Microsoft designed Windows 8 with a "touch-first" interface, meaning that it's not an afterthought added after the real work was done. Indeed, Windows 8 is so touch-first that I expect a lot of mouse users to be irritated initially.
The PC here is following the mobile market, which has abundantly demonstrated the virtues of the direct physical interface. It's a natural human thing to reach out and manipulate things, even if glassy screens offer no tactile feedback and greasy finger smudges mar your view. Kids take to touch screens immediately for a reason: there's none of this detached indirection of the mouse and keyboard, where an action with one physical object in one place makes something happen elsewhere, on the screen.
I'm not convinced touch is for everybody or is worth the added expense in all cases. But I'm coming around. Dell's XPS One 27, a mammoth 27-inch touch-screen all-in-one computer introduced at IFA, can be pivoted into more of a drafting-table orientation that felt very natural for touch. Instead of reaching out awkwardly to a vertical screen, where your arms and fingers don't do well with precision movement, it's more like a workbench configuration.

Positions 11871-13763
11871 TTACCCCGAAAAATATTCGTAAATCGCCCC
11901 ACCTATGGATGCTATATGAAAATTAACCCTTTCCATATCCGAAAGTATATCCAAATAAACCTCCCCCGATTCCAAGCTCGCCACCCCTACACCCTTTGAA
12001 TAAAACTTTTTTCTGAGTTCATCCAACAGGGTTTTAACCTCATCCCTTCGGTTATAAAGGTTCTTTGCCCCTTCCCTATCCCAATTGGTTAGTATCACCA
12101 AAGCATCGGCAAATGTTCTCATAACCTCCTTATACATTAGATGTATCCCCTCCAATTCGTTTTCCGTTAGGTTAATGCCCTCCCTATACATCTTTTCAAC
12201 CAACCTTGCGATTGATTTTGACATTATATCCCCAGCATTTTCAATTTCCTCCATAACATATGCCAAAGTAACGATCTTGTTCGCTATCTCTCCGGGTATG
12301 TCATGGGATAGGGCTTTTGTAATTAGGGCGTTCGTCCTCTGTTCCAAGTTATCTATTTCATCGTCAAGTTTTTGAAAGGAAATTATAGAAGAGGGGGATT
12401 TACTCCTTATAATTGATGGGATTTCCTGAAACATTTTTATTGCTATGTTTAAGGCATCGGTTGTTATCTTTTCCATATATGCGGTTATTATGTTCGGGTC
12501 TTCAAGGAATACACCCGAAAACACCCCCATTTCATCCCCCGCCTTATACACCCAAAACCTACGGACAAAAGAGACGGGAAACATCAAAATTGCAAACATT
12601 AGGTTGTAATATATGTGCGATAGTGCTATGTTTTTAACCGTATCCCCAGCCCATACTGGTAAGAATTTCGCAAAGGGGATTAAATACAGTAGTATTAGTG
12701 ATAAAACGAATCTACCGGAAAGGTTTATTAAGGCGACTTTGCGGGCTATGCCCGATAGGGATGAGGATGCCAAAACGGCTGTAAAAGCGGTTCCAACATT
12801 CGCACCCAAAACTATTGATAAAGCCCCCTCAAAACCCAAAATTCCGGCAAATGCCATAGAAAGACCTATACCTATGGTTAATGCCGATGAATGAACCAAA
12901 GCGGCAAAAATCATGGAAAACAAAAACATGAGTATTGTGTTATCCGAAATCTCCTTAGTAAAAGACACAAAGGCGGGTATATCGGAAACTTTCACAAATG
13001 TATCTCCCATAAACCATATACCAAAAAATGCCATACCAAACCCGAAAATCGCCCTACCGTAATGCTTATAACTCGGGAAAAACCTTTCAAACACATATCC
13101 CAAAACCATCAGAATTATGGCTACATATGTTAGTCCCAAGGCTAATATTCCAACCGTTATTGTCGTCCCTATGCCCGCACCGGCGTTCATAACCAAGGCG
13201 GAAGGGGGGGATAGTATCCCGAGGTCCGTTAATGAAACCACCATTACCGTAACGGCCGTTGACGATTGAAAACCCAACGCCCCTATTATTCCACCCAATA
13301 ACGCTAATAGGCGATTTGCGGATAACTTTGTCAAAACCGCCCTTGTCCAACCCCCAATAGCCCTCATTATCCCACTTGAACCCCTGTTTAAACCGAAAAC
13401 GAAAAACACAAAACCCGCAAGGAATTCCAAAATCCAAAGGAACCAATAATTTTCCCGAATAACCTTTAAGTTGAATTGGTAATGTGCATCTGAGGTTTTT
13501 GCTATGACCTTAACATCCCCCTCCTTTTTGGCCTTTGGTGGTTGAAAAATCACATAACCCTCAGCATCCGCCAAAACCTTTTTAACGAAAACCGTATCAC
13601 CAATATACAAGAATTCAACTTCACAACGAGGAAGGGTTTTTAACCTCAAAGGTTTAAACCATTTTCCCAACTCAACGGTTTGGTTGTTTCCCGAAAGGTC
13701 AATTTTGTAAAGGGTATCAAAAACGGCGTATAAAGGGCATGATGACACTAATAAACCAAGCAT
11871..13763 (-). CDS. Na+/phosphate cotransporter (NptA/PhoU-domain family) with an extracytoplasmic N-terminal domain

Most of the touch screens are of course on otherwise conventional laptops, or on laptops that can be converted into tablets by flipping the screen around or detaching the keyboard altogether. Hybrids from IFA include Sony's Vaio Duo, Asus Transformer Book and Dell's XPS 12 Duo; keyboard-optional models included the Dell XPS 10, the HP Envy 2, and the Samsung Series 7 Slate.
I'm worried that hybrid and convertible designs will come with premium price tags, anemic performance, or failure-prone connectors and moving parts (PC makers to this day seem to have trouble even getting the basic laptop screen hinge right).
I also expect that these hybrid and convertible designs are for a smaller niche of the market -- the same way that Asus Transformer tablets or combining a Bluetooth keyboard with iPads aren't for everyone. Most folks today probably will be better served by having both an ordinary laptop and an ordinary tablet.